Songo is a genre of popular Cuban music, created by the group Los Van Van in the early 1970s. Songo incorporated rhythmic elements from folkloric rumba into popular dance music.
Sombrero Doble builds upon the move Sombrero. After the first “sombrero”, the leader initiates a dile que no holding onto the followers hands and then redirects the follower into another vacila.
Learn rumba columbia patterns in this video lesson. Columbia is a fast rumba, in a triple-pulse (6/8, 12/8) structure, and often accompanies the standard bell pattern struck on a guataca (‘hoe blade’) or campana.
Setenta Miami is a foundational pattern combining the basic moves of vacila, enchufla and dile que no. In the San Francisco Bay Area this move is called “Setenta Miami” but in other regions this move is simply called “Setenta”.
Add variation to your tumbao by playing the congas “Changuito” style. Instructor Edgardo reflects back on his teacher and mentor José Luis “Changuito” Quintana.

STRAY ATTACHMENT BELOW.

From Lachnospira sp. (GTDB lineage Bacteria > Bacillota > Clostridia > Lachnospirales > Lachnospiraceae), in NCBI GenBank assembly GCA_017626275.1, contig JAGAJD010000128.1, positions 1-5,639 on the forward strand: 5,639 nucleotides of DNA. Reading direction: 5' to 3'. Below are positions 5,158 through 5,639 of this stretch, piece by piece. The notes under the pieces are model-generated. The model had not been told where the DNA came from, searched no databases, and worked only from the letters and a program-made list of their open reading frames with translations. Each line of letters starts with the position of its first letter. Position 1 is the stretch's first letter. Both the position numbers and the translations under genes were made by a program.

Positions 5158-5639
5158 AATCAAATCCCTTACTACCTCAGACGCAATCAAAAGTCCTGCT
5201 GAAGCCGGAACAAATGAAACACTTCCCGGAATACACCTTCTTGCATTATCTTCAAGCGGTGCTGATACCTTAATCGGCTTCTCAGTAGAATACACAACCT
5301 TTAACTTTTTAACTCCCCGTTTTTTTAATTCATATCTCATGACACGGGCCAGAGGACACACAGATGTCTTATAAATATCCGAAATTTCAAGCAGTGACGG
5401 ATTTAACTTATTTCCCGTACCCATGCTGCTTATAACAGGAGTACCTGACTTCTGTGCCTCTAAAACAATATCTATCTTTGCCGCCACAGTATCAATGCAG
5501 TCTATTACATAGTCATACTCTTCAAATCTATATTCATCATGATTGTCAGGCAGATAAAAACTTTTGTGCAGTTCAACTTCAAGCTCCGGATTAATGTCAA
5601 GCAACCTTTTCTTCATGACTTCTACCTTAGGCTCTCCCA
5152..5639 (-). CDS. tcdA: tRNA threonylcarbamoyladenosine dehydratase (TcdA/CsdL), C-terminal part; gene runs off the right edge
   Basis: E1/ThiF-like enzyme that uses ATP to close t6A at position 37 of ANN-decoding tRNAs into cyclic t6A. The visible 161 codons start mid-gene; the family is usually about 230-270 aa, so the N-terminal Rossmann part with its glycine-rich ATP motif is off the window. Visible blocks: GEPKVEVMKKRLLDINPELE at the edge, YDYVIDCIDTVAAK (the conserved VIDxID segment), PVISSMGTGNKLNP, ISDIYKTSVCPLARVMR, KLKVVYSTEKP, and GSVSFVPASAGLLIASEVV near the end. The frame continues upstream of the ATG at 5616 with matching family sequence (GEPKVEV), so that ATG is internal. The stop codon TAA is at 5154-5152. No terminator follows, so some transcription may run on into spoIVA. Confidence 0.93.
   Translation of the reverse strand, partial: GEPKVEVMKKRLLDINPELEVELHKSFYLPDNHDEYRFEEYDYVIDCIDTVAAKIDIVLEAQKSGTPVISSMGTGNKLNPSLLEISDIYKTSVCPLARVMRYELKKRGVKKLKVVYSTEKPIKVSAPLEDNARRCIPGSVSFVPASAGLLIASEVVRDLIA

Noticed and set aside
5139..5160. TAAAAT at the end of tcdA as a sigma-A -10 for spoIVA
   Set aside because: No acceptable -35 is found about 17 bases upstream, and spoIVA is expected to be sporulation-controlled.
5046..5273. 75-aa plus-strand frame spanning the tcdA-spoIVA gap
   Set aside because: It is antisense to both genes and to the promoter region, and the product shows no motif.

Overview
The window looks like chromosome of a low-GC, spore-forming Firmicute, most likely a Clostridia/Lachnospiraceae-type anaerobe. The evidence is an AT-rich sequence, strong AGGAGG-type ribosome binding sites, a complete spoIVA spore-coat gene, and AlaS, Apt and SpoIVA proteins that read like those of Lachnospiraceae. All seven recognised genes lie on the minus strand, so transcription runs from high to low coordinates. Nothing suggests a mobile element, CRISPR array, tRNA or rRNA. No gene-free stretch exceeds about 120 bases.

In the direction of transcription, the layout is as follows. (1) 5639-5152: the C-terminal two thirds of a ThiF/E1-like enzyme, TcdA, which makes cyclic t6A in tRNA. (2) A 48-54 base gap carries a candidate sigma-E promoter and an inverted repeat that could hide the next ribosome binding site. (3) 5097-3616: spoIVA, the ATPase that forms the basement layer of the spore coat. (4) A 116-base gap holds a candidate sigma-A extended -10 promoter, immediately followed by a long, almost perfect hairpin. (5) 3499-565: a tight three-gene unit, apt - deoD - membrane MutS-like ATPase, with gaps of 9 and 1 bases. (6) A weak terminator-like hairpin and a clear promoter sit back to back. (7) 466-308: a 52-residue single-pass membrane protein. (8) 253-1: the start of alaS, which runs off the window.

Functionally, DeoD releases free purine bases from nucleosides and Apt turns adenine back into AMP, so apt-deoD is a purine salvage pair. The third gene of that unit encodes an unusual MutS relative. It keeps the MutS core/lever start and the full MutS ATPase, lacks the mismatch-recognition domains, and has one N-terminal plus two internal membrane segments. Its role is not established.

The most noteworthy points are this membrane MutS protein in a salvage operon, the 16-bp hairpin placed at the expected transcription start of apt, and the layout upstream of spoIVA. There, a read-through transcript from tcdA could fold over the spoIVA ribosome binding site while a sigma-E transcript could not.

Nicole Lazo and Chris Penales teach the back spot turn in this video lesson. Also known as the 180, this salsa move incorporates new footwork for both the leader and follower.
Learn how to add “flams” when playing Tumbao in this video lesson. A flam is a sound that is made from hitting your conga drum with both of your hands almost at the exact same time.
The Sunrise salsa move adds sexy hand and arm styling to this intermediate dance pattern. Practice the right turn and inside roll before learning this sequence.
Siete is a fundamental intermediate Casino or Salsa Cubana move where the leader redirects the follower similar to a vacila.
Learn how to spice up your tumbao “Patato” style in our latest conga video lesson. Instructor Edgardo Cambon opens up to 2 and 3 drums.
Combine the salsa left turn with a hand toss to create an advanced pattern known as the “left turn wind up.”
Doble Cero is an easy Salsa Cubana/Casino move that has the same footwork as Setenta and Sencillo. After the right hand turn, the leader lets go of the follower.